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Five Minutes With… Christopher vom Berg

The World BioEconomy Forum awards are designed to promote the incredible work going on in the circular bioeconomy in the fight against climate change and to create a carbon neutral world. We are delighted to bring you an interview with Christopher vom Berg, Deputy Head of Economy and Policy, Sustainability Assessment, Policy and Strategy at the nova-Institute. The institute recently received the Forum’s Bio Act of the Year Award for its Renewable Carbon Initiative. Christopher has been with the nova-Institute since October 2017 and works actively on the Renewable Carbon Initiative. He conducts life cycle and sustainability assessments on bio-based products and materials.

Can you describe your company and where it fits in when talking about the circular bioeconomy?  

The nova-Institute is a science-based consultancy and our focus is on what we call “renewable carbon” for the chemical and materials industries. Our original focus when the initiative was formed 25 years ago was biomass in the bio-based economy and how we can help the industry to bring more biomass into products, chemicals, and into the materials sector. We have branched out a little in the last 5 to 10 years; we are now also looking at direct utilization of carbon capture utilization (CCU) and chemical recycling but also combining the bioeconomy together with the circular economy and achieving a circular bioeconomy, that’s always at the heart of what we do.


Can you describe the renewable carbon initiative a little bit further?

At the end of 2020 we at nova-Institute decided that it makes sense to push for an initiative that develops the renewable carbon concept. We came together with 11 founding member companies and created the Renewable Carbon Initiative in September 2020 and today we already have more than 30 members from the chemical materials sectors who are part of our base and help us drive the initiative. The main idea of this is to transform the raw material base of the chemical materials industry to switch from a currently fossil-based system, fossil carbon, to a system that is based on renewable carbon.


How is the Renewable Carbon Initiative progressing?  

Progress is amazing to be honest, we have a lot of interest with many very active companies with lots of ideas of what to do and how to do it. We also see that the idea that we are proposing is being picked up outside of the initiative, so there’s a lot of interest for companies who feel like this is a good idea.  Added to this we also slowly see policymakers and the public picking up the idea and the concept, so we are very happy.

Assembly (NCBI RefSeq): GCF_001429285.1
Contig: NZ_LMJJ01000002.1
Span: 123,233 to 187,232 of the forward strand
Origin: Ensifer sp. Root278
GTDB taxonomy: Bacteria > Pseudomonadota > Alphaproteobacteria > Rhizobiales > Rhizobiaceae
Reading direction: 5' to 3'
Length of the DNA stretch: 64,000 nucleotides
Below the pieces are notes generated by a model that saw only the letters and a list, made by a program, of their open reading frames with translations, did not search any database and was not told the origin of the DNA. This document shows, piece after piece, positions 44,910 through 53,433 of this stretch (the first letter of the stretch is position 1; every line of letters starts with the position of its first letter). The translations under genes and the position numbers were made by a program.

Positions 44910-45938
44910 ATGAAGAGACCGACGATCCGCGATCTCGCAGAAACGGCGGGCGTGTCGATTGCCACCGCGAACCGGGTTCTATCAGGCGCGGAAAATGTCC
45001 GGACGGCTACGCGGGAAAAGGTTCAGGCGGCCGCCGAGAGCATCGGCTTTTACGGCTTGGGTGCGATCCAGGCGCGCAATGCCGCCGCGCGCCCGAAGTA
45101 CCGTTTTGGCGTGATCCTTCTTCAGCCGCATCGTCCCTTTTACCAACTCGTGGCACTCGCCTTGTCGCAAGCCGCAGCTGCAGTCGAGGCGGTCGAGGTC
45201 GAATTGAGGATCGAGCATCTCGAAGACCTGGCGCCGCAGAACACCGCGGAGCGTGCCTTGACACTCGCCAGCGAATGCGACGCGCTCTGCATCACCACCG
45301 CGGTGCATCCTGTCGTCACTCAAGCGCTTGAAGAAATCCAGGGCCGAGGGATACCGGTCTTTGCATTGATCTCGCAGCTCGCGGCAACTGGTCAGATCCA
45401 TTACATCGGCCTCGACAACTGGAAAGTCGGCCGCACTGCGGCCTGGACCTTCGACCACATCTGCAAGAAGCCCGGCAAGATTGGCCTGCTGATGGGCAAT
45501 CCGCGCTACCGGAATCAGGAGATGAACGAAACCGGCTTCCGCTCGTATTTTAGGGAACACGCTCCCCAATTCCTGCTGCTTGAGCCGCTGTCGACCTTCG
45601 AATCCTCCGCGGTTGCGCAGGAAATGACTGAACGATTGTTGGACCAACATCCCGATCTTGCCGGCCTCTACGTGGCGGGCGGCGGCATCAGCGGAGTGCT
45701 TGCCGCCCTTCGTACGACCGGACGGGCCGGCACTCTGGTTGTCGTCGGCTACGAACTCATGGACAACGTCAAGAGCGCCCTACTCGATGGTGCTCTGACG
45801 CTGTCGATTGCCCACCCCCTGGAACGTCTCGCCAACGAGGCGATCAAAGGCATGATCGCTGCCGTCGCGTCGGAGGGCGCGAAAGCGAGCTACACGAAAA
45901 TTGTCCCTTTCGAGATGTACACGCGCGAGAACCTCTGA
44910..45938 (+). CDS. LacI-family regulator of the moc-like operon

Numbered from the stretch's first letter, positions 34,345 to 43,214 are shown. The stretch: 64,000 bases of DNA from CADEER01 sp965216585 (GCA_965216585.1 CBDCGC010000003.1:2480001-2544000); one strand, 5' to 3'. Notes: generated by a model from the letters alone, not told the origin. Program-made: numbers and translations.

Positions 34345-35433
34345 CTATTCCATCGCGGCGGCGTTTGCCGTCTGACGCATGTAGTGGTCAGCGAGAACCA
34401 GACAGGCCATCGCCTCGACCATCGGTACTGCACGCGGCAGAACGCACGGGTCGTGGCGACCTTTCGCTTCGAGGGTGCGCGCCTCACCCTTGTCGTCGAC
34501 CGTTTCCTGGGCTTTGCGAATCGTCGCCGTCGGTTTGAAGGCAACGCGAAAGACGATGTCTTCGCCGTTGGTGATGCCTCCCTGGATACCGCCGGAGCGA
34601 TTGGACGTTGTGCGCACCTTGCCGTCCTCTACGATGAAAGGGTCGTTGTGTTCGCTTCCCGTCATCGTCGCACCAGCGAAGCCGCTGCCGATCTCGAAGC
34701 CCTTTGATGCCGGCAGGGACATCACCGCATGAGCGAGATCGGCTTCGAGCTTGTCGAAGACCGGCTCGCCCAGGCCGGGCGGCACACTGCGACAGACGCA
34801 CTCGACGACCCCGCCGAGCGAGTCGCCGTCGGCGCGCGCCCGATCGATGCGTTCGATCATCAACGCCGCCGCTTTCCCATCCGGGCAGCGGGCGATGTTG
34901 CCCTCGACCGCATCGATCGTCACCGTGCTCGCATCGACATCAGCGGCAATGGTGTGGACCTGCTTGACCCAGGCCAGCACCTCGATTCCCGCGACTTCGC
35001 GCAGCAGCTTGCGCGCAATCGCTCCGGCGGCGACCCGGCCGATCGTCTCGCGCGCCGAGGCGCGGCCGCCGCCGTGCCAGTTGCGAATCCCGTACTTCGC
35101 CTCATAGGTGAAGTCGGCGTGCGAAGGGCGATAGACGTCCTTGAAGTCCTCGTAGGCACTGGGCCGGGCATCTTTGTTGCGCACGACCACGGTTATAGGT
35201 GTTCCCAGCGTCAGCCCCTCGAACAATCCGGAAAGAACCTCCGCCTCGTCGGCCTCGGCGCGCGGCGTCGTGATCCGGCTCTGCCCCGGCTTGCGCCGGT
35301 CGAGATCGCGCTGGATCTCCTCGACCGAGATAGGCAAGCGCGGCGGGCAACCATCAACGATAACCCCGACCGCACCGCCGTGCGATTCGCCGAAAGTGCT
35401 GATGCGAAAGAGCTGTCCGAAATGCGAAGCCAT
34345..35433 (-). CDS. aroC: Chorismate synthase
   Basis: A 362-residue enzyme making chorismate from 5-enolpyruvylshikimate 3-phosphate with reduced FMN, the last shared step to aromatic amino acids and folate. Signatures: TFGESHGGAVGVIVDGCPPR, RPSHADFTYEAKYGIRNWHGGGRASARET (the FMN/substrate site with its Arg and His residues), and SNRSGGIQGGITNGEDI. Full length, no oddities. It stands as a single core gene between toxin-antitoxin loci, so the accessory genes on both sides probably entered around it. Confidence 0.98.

Can you tell us how you feel about receiving this award, and perhaps the reasons why the initiative won?

For us personally we were totally surprised to receive the award mostly because the initiative for which we got the award has only existed for a year, and we very much feel like we’re still gearing up. In the first year we mostly were about bringing the idea out there and getting people and companies behind u. Now we are actively starting to work on activities, strategies and papers to really put the concept out there.

So, for us it was a quite a surprise but a very welcome one. When you ask for the reasons why we think we won we do think that the concept is very unique in regards to the simplicity; using the initiative it’s very easy to align with different sectors of the chemical industry with different targets and approaches.  


Taking a more general view, how do you see the importance of the circular bioeconomy when it comes to the health of the planet and the mitigation of climate change?   

The mitigation of climate change by way of utilizing a circular bioeconomy is essential in my eyes for multiple reasons.  There are two major causes of climate change; greenhouse gas emissions that get released into the air mostly based on fossil carbon we take out of the ground and then burn for energy or material purposes; and land use changes that lead to the emission of additional carbon from trees and released from the soil. In both of these issues, the circular bioeconomy can address and help; on one side with the sustainable sector the bioeconomy helps with land use issues ensuring that we manage our land properly and sustainably; and on the other hand for fossil resources that get released by the circular bioeconomy is one of the alternatives through wide renewable raw materials instead. So in regards to climate change to sector by economies essential but also thinking little further not only climate change when you look at the sustainable development goals we think that the circular bioeconomy is a very relevant pillar to support goals like life below water and on land, looking at biodiversity in particular, but also zero hunger is one of them one essentially go provide food for the people good health also based on the proper food and also clean water. So, there are many other sustainability goals for the circular bioeconomist central and where we think it’s in crucial part that it has to play in a future sustainable income.


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